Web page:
'Don't want to die:' Sentencing hearing told victim begged La Loche teen shooter to stop
Jennifer Graham, The Canadian Press
Published Monday, May 15, 2017 8:03PM CST
Last Updated Tuesday, May 16, 2017 9:25PM CST
MEADOW LAKE, Sask. -- One of the victims of a shooting at a high school and a home in northern Saskatchewan told the teenage gunman that he didn't want to die while another victim managed to call 911 before he was killed.
Dayne Fontaine, who was 17, was killed along with his younger brother at a house in La Loche in January 2016.
An agreed statement of facts read Tuesday at the shooter's sentencing hearing indicated that Dayne said "Don't shoot me" and "I don't want to die" before he was shot 11 times, including twice in the head.
Court was told the three teens had played video games together the night before and were on a lunch break from school when the shooting happened.
The shooter called Dayne down to the basement of the house, where the first shot was fired. Dayne ran upstairs and the teen followed him, opening fire along the way.
The teen then went outside to a pickup truck, where Drayden saw him and asked for a ride back to school.
The teen asked Drayden to come back into the house. He then shot Drayden, who was 13, twice in the face and the head.
The hearing in Meadow Lake, Sask., also heard that the shooter then posted "Just killed 2 ppl" and "Bout to shoot ip the school" online.
Video surveillance footage captured his frightening walk through the halls of the La Loche high school, his shotgun raised, as students and staff ran in fear.
Teacher Adam Wood ran into the office and called 911.
"Shooter is coming," Wood could be heard telling the emergency operator as the call was played in court.
Wood, 35, was shot in the torso, fell to the ground, and was shot again.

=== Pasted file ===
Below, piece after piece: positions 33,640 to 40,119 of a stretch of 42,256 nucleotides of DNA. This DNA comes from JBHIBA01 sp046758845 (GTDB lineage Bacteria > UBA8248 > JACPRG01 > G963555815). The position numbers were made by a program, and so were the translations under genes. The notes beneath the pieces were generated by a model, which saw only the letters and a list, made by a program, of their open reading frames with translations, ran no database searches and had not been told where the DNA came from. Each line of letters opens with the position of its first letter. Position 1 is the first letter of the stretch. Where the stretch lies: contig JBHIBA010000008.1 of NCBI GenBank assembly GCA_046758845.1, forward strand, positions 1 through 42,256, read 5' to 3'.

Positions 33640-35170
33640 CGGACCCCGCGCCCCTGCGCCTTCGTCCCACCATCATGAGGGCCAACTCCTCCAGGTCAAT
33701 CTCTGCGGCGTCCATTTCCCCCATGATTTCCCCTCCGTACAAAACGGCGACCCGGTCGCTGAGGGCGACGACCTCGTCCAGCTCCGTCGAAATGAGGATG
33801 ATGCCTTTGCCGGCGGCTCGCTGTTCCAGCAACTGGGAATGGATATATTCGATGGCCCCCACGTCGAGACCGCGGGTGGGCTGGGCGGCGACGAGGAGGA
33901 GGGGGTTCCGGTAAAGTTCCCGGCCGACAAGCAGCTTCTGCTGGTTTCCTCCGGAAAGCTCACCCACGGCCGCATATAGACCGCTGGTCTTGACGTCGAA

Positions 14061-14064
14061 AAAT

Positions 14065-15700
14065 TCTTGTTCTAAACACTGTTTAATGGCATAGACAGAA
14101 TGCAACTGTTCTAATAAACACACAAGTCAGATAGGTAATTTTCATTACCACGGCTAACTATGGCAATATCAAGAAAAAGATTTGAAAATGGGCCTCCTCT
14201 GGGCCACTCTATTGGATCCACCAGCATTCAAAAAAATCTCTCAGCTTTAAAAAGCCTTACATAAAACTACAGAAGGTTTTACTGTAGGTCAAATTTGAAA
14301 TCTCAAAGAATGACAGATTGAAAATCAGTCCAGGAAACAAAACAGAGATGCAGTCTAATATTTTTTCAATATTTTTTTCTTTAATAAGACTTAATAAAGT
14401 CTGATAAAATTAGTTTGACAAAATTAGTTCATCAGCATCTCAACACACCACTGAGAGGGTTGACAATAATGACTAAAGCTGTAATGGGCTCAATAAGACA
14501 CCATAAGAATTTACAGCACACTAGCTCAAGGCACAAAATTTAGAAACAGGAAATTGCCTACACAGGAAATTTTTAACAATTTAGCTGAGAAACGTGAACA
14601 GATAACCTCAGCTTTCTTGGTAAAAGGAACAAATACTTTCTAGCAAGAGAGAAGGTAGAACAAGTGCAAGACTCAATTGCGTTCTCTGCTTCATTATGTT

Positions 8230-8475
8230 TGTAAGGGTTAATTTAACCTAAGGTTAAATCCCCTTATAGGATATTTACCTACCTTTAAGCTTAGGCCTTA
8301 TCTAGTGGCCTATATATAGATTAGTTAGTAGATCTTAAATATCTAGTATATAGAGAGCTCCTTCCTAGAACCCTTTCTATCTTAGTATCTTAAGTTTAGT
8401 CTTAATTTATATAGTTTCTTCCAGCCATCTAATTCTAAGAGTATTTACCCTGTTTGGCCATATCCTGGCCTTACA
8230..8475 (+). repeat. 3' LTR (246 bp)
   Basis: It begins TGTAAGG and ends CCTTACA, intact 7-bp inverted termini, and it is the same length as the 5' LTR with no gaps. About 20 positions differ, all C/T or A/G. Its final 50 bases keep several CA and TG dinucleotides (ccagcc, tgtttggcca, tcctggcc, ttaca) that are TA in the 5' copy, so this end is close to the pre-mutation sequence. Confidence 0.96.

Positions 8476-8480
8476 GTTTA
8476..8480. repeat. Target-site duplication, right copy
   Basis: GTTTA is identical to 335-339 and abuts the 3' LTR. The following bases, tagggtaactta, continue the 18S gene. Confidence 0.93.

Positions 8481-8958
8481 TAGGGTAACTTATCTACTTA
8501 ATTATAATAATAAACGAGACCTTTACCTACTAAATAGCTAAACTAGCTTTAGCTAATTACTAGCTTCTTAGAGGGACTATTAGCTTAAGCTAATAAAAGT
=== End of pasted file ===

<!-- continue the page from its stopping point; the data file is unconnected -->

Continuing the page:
"On Jan. 22, 2016, we lost not only a son, brother and partner, but a piece of hope for the future," his mother, Nancy, said in a victim impact statement read by the Crown. "His absence is felt every moment of every day."
Teacher's aide Marie Janvier, who was 21, was also killed at the school.
A photo submitted in court showed Janvier's body lying face down in a hallway, a pool of blood under her face and chest.
Janvier was shot when she ran to get help for Charlene Klyne, a substitute teacher who was wounded when the shooter fired through the window of her classroom door. Klyne was one of seven people injured that day.
Another teacher said in a victim impact statement read by the Crown that she heard Janvier pleading with the shooter to stop.
Court also heard that the shooter talked with a friend about shooting up the school in September 2015. The friend didn't take him seriously.
The teen also researched school shootings and firearms on the Internet many times, said the agreed statement of facts.
He has pleaded guilty to two counts of first-degree murder, two counts of second-degree murder and seven counts of attempted murder. He can't be identified under the Youth Criminal Justice Act because he was 17 at the time of the shootings.
Two weeks have been set aside to determine if the killer should be sentenced as a youth or an adult. The Crown has served notice that it wants an adult sentence.
Others feel the same way.
"We want justice. The shooter needs to be held accountable for his actions," the La Loche Community Safety Board said in its victim impact statement.
"He acted like a cold-blooded killer. We do not think he deserves leniency."
At the time of the shooting, the teen's friends described him as the black sheep of his family and a victim of bullying at school.
Defence lawyer Aaron Fox said reports from psychiatrists and psychologists will be presented but he said "there's not a one-sentence answer to that question of why" he did what he did.
Fox said it's up to the Crown to convince the court to sentence the teen as an adult.
"It is very hard to ignore the horrific crimes that were committed here because they were horrific, you can't describe them in any other way, and you can't ignore the impact that it's had on many people," he said.
"But in a sentence hearing like this, that can't be the only consideration. You have to look at the youth that you're dealing with and decide whether or not this person should be sentenced as an adult or should you look at some of the other sentencing alternatives that are available."
A youth convicted of first-degree murder and not sentenced as an adult receives a maximum 10-year sentence under Canadian law, with no more than six of those years spent in custody. The sentence becomes life in prison with no chance of parole for 10 years if the youth is sentenced as an adult and is between 16 and 18 years old.
The hearing continues Wednesday.
--- with files from CTV Saskatoon's Angelina Irinici
Angelina Irinici is in Meadow Lake for the sentencing hearing. Follow her coverage: